Friday, May 18, 2007

Another journalist slain in Haiti as an accused murderer walks free

From Haiti we hear that Alix Joseph, director of Radio-Télé Provinciale, a private radio station in the northern Haitian port town of Gonaives, was shot and killed there on Wednesday night by two unidentified gunmen as he sat in a car with his fiancée, the Associated Press and Haiti’s Radio Kiskeya are reporting. Evidently, some in the town, which is rife with competing armed politico-criminal factions of varying loyalties, had recently grown irked at the station’s reporting on corruption issues in the region. In some aspects, the killing is worryingly reminiscent of the slaying of government Deputy Marc-Andre Durogène in February 2002.

The killing comes following what is possibly the darkest day for the Haitian judiciary since René Préval assumed the presidency last year: The liberation without trial of former Fanmi Lavalas party Deputy Amanus Mayette, a man accused of the most atrocious human rights abuses as the government of Jean-Bertrand Aristide sputtered to an end in February 2004. As one of the leaders of the pro-Aristide Bale Wouze paramilitary gang in the northern Haitian town of Saint-Marc, Mayette has been accused by multiple witnesses of being one of the organizers of the multi-day mass killing of Aristide opponents - as well as politically unaffiliated civilians - in the town over that month when, by authoritative accounts, at least 27 people were slain . Mayette, accounts of eyewitnesses claim, also helped to decapitate Leroy Joseph in front of his wife and children in Saint-Marc that month. The result of some rather curious maneuvering by public prosecutor Rocky Pierre, the release occurs shamefully on the heels of the death of Hugues Saint-Pierre, the president of the Cour d’Appel des Gonaïves, in a road accident and has occasioned protests by the victims and families of victims of the 2004 killings.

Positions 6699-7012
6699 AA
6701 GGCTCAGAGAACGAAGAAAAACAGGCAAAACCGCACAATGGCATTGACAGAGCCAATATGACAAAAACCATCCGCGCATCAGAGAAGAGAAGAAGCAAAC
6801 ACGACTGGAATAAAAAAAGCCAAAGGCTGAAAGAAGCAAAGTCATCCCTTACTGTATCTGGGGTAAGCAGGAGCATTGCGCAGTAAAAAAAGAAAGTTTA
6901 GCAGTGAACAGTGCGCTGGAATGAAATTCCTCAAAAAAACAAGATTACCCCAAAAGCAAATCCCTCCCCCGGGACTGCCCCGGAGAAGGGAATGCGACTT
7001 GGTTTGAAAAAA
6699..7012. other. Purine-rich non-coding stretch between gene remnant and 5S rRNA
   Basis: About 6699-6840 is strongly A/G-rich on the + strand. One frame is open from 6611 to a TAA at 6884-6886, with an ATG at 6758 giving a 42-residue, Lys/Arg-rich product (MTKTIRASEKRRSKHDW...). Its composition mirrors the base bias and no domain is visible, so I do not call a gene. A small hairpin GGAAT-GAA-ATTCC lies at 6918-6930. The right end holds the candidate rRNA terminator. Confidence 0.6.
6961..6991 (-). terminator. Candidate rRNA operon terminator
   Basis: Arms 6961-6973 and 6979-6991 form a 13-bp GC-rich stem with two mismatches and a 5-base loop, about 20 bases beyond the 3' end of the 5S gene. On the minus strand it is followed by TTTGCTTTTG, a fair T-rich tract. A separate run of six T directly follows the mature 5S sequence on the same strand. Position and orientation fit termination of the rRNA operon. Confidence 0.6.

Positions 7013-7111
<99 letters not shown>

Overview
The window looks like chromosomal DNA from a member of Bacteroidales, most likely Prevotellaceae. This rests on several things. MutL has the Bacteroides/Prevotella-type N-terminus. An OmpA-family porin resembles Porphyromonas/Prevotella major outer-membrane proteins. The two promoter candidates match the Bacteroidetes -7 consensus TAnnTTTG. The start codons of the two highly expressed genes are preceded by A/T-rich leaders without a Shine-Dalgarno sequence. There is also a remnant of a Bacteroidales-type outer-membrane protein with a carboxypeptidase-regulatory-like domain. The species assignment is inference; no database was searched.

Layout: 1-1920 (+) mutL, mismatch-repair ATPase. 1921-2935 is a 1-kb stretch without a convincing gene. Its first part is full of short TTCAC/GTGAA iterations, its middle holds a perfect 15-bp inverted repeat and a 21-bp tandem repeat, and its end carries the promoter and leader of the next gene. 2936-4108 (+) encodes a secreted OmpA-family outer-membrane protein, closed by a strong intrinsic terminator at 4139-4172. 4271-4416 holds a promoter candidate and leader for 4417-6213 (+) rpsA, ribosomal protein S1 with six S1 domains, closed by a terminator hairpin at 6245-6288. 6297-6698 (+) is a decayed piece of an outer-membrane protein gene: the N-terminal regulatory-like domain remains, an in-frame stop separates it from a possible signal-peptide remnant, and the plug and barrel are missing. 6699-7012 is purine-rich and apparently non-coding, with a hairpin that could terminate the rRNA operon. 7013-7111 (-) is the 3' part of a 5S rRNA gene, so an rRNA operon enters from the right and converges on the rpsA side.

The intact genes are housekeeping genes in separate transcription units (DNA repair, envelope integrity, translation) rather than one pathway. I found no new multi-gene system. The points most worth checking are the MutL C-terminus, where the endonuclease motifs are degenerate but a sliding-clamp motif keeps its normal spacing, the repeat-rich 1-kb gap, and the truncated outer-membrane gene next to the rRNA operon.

Those victims of Saint Marc still cry out for justice but, alas, there still seems to be precious little of that in today’s Haiti.

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